By Ilana DeBare
Ten years ago — on November 7, 2007 — the Cosco Busan container ship struck a tower supporting the Bay Bridge and released 54,000 gallons of fuel into San Francisco Bay.
The spill was disastrous for wildlife, killing thousands of birds and blackening shorelines throughout the region.
Golden Gate Audubon Society played a leading role in documenting the damage, mobilizing 250 volunteers to conduct bird surveys in the days after the spill. Through the incident, GGAS and its partner organizations learned some valuable lessons in how to respond to spills.
But the bigger lessons of the Cosco Busan are sobering and have not yet been taken to heart by our country’s leaders.
“If there’s anything we learned ten years ago in San Francisco Bay, it’s that one small mistake can quickly kill a lot of birds and destroy places we care about deeply,” said Andrea Jones, Director of Bird Conservation for Audubon California. “Now that the federal government is pushing for new drilling, it’s important to remember what’s at risk.”
The anniversary of San Francisco Bay’s worst oil spill comes as the Trump Administration pushes for increased oil drilling off the California coast. At the president’s direction, the Commerce Department just completed a report outlining potential changes to allow oil drilling within national marine sanctuaries – including the Greater Farallones National Marine Sanctuary just off the Golden Gate Bridge. The Department of Interior is currently studying removing restrictions on new offshore drilling on the outer continental shelf.
The 2007 spill by the 900-foot Cosco Busan affected people, estuarine and marine wildlife, habitats, the fishing industry, and recreation across several counties. It happened in the middle of winter migration, the worst time and the worst place imaginable. Millions of waterbirds were arriving from the Arctic and Boreal forests to either winter here or rest during their southward migration – only to encounter oily water.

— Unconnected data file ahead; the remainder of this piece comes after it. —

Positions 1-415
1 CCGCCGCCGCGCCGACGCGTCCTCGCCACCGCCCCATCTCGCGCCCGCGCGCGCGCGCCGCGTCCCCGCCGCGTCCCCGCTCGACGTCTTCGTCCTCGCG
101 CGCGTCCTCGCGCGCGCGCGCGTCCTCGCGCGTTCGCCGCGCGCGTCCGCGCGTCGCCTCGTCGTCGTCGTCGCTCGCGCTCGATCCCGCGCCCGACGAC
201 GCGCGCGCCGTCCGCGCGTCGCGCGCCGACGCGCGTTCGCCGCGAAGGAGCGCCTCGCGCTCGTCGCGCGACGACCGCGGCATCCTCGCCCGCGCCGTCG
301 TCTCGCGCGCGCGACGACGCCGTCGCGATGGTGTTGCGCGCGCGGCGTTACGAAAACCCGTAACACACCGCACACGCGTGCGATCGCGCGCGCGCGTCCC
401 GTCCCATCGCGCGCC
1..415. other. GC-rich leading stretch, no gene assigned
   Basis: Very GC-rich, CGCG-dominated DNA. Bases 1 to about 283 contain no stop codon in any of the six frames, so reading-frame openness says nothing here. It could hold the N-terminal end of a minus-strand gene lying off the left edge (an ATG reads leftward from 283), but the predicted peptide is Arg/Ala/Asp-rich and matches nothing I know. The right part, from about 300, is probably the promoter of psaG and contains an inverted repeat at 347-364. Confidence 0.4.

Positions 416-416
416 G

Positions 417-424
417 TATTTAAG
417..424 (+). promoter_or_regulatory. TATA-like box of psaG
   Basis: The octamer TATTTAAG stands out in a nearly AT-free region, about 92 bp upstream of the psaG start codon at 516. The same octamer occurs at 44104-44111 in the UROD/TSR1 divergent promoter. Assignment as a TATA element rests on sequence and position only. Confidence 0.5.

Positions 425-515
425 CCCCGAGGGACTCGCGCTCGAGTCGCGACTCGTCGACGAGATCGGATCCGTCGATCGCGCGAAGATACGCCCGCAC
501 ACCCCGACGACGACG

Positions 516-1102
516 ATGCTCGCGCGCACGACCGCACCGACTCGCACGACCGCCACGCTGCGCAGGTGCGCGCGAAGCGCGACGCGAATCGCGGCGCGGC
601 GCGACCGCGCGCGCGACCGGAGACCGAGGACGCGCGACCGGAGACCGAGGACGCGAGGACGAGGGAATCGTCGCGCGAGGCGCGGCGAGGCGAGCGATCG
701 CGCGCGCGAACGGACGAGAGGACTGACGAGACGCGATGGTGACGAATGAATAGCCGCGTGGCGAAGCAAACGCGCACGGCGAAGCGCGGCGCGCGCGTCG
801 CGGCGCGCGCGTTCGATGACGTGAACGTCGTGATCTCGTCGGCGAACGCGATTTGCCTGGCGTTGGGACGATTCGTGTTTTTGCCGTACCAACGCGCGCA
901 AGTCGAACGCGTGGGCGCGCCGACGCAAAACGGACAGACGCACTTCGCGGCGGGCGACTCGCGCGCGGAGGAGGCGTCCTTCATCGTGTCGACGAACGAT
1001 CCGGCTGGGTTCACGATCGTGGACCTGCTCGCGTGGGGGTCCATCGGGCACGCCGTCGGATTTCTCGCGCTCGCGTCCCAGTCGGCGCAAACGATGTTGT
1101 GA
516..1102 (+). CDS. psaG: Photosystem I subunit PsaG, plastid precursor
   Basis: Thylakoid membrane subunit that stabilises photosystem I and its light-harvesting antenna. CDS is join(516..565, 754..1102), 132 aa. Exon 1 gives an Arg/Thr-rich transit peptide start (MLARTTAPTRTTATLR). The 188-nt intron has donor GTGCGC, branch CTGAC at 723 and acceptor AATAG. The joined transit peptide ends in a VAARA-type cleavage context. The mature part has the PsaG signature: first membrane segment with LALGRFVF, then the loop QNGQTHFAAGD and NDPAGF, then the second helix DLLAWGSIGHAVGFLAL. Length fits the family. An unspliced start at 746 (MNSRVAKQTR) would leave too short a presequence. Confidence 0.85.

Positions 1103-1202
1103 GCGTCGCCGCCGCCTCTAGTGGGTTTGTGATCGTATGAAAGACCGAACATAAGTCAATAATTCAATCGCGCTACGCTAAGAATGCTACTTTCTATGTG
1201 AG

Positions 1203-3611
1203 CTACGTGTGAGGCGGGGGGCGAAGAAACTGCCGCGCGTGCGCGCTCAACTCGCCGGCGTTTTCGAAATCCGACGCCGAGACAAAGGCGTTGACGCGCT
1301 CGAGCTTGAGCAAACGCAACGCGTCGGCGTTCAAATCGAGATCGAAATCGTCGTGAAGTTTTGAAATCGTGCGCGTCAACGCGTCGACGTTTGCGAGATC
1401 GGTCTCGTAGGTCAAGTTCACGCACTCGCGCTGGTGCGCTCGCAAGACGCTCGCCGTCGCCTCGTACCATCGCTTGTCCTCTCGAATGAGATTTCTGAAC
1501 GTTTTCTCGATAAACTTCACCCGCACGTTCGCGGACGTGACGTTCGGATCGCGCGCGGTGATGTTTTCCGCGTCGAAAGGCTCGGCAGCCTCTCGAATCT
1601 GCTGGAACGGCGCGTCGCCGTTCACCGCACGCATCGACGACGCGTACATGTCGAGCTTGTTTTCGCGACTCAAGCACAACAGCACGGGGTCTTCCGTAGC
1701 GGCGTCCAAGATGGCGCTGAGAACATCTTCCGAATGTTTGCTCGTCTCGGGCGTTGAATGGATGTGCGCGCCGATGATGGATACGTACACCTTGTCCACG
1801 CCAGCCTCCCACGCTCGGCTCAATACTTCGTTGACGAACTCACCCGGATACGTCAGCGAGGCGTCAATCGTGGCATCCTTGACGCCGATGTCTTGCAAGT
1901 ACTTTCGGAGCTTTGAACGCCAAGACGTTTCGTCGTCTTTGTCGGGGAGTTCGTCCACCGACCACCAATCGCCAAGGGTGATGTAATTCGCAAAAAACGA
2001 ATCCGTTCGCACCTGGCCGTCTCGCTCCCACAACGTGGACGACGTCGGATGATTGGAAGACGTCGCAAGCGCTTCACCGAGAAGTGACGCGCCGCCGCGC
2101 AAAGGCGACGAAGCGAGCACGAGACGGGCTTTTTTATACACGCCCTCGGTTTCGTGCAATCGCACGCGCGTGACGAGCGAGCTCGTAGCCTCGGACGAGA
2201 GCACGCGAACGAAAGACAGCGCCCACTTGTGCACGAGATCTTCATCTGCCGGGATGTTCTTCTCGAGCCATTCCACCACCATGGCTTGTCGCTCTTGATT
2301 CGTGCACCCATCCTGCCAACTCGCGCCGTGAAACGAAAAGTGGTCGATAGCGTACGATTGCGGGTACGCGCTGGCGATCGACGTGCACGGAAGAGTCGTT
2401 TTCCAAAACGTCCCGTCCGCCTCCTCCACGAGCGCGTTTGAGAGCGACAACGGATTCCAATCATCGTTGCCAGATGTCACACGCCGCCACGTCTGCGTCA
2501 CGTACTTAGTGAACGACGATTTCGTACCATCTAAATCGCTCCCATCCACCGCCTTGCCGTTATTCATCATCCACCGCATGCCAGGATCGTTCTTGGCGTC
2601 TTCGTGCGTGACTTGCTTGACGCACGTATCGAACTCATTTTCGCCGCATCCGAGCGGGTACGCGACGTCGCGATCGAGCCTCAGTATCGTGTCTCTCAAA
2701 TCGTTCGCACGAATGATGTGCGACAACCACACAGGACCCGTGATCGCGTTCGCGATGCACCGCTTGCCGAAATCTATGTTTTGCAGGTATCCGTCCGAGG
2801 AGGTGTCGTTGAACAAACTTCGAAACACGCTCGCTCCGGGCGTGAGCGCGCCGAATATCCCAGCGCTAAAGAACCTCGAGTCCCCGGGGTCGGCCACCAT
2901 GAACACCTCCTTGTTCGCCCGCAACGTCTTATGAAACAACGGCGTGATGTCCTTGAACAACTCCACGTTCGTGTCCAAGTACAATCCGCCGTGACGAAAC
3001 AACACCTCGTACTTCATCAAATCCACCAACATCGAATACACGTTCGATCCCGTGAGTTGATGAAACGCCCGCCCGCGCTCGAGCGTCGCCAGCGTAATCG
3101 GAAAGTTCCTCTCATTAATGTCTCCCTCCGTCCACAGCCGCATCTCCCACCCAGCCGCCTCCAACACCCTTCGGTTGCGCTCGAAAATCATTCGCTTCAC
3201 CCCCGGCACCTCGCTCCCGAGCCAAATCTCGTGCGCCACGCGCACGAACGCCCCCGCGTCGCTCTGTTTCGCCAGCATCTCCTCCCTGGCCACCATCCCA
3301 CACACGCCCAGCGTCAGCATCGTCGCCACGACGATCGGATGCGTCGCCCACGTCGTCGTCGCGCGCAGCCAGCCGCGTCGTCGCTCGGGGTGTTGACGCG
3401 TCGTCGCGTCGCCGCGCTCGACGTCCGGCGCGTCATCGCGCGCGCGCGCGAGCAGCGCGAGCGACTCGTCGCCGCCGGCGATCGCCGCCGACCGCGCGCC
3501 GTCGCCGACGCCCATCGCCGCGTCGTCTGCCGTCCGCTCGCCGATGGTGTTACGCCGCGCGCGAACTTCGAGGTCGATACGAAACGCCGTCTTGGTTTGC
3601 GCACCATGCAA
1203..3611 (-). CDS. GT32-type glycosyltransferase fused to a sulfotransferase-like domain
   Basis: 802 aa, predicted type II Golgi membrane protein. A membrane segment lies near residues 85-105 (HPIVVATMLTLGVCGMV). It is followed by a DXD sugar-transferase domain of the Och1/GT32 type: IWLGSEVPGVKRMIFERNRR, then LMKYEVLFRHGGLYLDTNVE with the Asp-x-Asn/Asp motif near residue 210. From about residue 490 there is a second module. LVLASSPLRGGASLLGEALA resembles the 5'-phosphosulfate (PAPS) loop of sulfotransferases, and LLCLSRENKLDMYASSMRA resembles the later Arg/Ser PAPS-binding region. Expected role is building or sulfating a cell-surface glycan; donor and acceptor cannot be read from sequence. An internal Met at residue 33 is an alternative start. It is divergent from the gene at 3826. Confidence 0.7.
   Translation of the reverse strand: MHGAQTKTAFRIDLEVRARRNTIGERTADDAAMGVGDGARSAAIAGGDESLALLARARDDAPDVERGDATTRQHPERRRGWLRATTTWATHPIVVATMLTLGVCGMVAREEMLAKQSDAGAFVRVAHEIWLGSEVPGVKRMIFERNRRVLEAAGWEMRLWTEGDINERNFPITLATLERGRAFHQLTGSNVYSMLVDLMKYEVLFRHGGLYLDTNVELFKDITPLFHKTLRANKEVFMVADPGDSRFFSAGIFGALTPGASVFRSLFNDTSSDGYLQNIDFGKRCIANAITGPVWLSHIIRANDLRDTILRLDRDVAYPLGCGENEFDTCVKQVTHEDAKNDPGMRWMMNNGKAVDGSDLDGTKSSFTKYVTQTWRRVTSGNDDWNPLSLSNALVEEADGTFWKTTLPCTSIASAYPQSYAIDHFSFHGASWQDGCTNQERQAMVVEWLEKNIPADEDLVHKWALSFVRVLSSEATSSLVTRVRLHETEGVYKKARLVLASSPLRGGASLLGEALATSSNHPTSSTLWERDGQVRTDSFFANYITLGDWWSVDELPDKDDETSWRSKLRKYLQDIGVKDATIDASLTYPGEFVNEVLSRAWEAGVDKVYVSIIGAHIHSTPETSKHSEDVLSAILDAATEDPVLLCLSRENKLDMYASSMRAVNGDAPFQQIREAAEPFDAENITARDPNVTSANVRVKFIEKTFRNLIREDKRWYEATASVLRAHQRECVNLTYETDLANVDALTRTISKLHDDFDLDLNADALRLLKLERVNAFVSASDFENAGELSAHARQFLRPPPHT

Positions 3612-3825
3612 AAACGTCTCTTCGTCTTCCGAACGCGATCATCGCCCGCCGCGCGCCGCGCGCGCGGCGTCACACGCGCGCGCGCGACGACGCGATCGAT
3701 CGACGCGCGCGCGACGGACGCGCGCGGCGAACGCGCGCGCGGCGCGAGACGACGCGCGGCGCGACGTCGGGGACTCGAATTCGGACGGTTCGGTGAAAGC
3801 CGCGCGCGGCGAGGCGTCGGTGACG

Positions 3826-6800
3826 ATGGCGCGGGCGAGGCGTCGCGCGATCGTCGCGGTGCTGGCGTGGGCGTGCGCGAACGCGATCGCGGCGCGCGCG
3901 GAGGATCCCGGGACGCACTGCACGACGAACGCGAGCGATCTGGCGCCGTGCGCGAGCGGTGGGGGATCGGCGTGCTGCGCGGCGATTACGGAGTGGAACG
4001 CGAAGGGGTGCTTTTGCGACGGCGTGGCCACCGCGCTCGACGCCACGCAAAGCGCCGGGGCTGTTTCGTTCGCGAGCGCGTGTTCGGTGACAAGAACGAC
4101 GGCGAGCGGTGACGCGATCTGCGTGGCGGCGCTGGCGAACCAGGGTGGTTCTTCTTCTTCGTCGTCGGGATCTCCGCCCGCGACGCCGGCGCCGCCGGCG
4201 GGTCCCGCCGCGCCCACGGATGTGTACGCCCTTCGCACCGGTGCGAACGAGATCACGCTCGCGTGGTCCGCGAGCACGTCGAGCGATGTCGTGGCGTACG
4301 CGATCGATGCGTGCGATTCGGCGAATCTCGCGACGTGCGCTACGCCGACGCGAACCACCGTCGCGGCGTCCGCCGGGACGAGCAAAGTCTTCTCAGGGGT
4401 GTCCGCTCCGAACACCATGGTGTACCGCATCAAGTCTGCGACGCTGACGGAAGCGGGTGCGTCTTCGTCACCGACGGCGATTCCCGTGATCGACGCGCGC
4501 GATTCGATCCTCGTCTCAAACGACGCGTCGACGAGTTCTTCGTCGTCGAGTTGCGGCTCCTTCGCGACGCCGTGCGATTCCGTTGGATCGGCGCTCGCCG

San Francisco Bay has been designated an Important Bird Area of Global Significance by Audubon because it hosts well over a million birds annually and has some of the last remaining wetlands in California. It is host to the largest shorebird concentration on the US Pacific Coast.
“Almost immediately following the spill, there were reports of dead and dying birds in the Bay,” said Jones. “Although the impacts of any oil spills are broad, images of dead birds are almost always the first and most enduring image of these disasters.”
Oil spills are particularly hazardous for birds because oiled feathers lose their ability to insulate.
“Birds lose their ability to thermoregulate, so they’re exposed to the cold and wet and can succumb to the elements,” said Noreen Weeden, GGAS’s Director of Volunteers. “Plus sometime they ingest it when trying to clean themselves off. Bunker fuel is the really dirty part of fuel, and they were consuming that.”